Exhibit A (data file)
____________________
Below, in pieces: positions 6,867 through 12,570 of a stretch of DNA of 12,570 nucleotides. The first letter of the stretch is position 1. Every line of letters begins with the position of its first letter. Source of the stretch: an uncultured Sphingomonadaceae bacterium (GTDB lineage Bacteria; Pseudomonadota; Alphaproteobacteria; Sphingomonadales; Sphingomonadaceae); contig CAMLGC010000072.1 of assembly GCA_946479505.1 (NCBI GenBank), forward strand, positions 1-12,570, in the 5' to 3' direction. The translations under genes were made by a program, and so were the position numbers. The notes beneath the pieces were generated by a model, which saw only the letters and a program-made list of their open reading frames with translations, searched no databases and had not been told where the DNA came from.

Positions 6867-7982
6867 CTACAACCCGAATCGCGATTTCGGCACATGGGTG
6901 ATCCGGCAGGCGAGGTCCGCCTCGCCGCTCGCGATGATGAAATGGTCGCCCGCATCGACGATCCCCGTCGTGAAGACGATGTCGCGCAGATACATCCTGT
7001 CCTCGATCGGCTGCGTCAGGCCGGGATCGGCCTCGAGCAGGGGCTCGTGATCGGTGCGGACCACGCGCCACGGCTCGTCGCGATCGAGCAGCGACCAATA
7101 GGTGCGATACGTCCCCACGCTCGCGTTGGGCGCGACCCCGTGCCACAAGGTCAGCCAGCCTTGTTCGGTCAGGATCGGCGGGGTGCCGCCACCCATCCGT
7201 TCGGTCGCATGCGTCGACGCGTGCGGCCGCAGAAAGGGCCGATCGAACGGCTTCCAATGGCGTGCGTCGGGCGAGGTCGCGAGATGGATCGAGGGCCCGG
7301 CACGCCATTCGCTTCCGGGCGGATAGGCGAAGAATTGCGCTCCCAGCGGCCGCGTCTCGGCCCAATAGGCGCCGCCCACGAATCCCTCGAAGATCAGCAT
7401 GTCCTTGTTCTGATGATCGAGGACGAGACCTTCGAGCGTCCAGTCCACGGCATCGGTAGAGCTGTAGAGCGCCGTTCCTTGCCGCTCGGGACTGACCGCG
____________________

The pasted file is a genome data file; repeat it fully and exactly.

Below, in pieces: positions 6,867 through 12,570 of a stretch of DNA of 12,570 nucleotides. The first letter of the stretch is position 1. Every line of letters begins with the position of its first letter. Source of the stretch: an uncultured Sphingomonadaceae bacterium (GTDB lineage Bacteria; Pseudomonadota; Alphaproteobacteria; Sphingomonadales; Sphingomonadaceae); contig CAMLGC010000072.1 of assembly GCA_946479505.1 (NCBI GenBank), forward strand, positions 1-12,570, in the 5' to 3' direction. The translations under genes were made by a program, and so were the position numbers. The notes beneath the pieces were generated by a model, which saw only the letters and a program-made list of their open reading frames with translations, searched no databases and had not been told where the DNA came from.

Positions 6867-7982
6867 CTACAACCCGAATCGCGATTTCGGCACATGGGTG
6901 ATCCGGCAGGCGAGGTCCGCCTCGCCGCTCGCGATGATGAAATGGTCGCCCGCATCGACGATCCCCGTCGTGAAGACGATGTCGCGCAGATACATCCTGT
7001 CCTCGATCGGCTGCGTCAGGCCGGGATCGGCCTCGAGCAGGGGCTCGTGATCGGTGCGGACCACGCGCCACGGCTCGTCGCGATCGAGCAGCGACCAATA
7101 GGTGCGATACGTCCCCACGCTCGCGTTGGGCGCGACCCCGTGCCACAAGGTCAGCCAGCCTTGTTCGGTCAGGATCGGCGGGGTGCCGCCACCCATCCGT
7201 TCGGTCGCATGCGTCGACGCGTGCGGCCGCAGAAAGGGCCGATCGAACGGCTTCCAATGGCGTGCGTCGGGCGAGGTCGCGAGATGGATCGAGGGCCCGG
7301 CACGCCATTCGCTTCCGGGCGGATAGGCGAAGAATTGCGCTCCCAGCGGCCGCGTCTCGGCCCAATAGGCGCCGCCCACGAATCCCTCGAAGATCAGCAT
7401 GTCCTTGTTCTGATGATCGAGGACGAGACCTTCGAGCGTCCAGTCCACGGCATCGGTAGAGCTGTAGAGCGCCGTTCCTTGCCGCTCGGGACTGACCGCG